Michell gets fast, no-BS performances from all his actors—Pollack, Peet, Toni Collette as Gavin's restive colleague, and especially Dylan Baker as the shiny-eyed specialist in shutting off peoples' credit lines. Jackson gives a finely etched portrait of insufferably righteous rage. And then there's Ben Affleck. It seems that the rest of the world has finally come around to my view of him as a smug, lunkish non-actor with few resources—right about the time that he has started to get interesting. This is his best, most focused, most convincingly internal performance—the first in which I've felt he was butting up against his own limitations to convey his character's sudden helplessness. It's hard to say … but maybe AA deserves some credit here, too.
If you look at Changing Lanes through the 12-step prism, Doyle's and Gavin's vendettas can be seen as furious attempts not to accept what (as "The Serenity Prayer" puts it) they cannot control. That makes them lost souls—a view that's at odds with virtually every chest-thumping studio vigilante melodrama of the last few decades. (People who invoke "The Serenity Prayer" in American action pictures are usually the ones who get their heads blown off and require avenging.) It's too bad that the one TV commercial I've seen for Changing Lanes pitched it as a straight black-revenge picture, with images of the angry Jackson and a message along the lines of: "They messed with him and he's not gonna take it! Suck on this, white yuppie scum!" This suggests that even when Hollywood green-lights a film undermining the vigilante ethic, it still has to sell it by appealing to an enraged sense of entitlement. How will the movie play to an audience primed for blood?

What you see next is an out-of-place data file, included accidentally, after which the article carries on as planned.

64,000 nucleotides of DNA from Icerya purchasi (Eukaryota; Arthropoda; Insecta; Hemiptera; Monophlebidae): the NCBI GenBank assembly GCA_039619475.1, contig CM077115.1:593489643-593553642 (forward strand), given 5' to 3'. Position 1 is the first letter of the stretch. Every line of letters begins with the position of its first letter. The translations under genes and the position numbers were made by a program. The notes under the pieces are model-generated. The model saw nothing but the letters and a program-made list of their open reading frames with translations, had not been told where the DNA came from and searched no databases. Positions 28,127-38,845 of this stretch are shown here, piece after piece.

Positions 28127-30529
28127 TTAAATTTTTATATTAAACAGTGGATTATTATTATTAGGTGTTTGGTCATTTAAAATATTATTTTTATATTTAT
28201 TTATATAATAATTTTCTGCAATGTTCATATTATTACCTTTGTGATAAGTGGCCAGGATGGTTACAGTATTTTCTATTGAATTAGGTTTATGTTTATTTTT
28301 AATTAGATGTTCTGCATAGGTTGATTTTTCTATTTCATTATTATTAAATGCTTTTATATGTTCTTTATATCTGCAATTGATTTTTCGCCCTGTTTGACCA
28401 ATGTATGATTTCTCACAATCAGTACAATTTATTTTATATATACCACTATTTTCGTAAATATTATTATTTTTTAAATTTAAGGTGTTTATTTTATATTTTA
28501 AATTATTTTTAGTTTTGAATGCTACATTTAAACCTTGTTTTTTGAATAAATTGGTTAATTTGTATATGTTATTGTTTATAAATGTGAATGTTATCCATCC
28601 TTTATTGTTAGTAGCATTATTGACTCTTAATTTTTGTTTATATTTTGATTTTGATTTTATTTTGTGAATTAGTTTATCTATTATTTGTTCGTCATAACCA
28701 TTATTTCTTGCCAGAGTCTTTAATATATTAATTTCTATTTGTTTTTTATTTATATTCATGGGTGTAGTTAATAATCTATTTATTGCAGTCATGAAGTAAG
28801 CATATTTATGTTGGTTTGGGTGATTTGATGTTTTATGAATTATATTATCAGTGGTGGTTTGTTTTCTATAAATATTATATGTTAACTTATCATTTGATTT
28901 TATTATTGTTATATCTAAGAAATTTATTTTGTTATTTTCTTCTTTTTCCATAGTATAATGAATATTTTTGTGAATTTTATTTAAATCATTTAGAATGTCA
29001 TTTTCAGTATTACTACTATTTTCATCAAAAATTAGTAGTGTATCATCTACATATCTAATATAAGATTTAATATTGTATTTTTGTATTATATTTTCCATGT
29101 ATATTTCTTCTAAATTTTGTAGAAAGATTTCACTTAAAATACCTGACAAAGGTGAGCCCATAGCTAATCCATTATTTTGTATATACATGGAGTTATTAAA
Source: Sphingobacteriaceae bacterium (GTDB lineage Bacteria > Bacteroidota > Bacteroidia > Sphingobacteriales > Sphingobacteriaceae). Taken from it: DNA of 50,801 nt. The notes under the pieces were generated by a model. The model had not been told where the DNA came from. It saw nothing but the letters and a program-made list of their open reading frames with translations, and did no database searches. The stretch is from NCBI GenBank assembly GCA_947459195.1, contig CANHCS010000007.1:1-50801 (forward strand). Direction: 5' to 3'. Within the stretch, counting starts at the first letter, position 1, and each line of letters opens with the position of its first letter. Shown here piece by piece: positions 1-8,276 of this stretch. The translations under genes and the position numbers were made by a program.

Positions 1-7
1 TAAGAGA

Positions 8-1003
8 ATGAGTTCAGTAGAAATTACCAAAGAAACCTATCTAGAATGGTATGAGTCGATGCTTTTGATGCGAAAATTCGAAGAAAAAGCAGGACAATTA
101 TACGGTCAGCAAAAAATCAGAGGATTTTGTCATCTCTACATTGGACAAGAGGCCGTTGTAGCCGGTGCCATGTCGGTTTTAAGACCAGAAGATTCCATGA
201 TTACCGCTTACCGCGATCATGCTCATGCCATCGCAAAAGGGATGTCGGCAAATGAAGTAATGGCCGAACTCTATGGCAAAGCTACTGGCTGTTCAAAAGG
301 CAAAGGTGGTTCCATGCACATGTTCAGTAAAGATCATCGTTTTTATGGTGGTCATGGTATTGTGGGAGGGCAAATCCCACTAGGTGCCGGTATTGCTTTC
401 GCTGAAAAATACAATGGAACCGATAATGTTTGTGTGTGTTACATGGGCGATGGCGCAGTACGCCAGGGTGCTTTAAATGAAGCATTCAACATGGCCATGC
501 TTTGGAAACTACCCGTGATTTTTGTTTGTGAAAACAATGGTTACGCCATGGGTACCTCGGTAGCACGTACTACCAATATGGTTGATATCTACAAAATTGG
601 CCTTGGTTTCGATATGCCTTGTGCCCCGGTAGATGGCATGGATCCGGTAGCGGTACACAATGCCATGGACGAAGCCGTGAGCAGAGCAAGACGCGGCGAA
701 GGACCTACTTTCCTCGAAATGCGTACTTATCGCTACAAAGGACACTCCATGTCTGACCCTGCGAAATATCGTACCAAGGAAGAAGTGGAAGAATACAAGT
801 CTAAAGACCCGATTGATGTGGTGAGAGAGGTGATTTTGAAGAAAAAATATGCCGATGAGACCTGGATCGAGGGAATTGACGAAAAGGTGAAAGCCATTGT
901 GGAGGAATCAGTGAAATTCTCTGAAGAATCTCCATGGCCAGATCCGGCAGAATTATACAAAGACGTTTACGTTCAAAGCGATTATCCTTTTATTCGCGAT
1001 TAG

After the success of the dizzy psycho-farce Being John Malkovich (1999), screenwriter Charlie Kaufman evidently opened his bottom drawer and fished out Human Nature (Fine Line), an earlier script with some of the same themes. The characters are much less finely tuned and the climax is a botch, but the French-financed film is often a riot, and the sensibility is all there. Kaufman's farce instincts are true—potentially as true as Christopher Durang's, John Guare's, and David O. Russell's in Flirting With Disaster (1996). We'll see. The struggle here is nominally between civilization and animal instinct, neither entirely hospitable to human nature; but the central characters have been so thoroughly screwed up by parents that it's hard to imagine them comfortable in any realm, human or wild.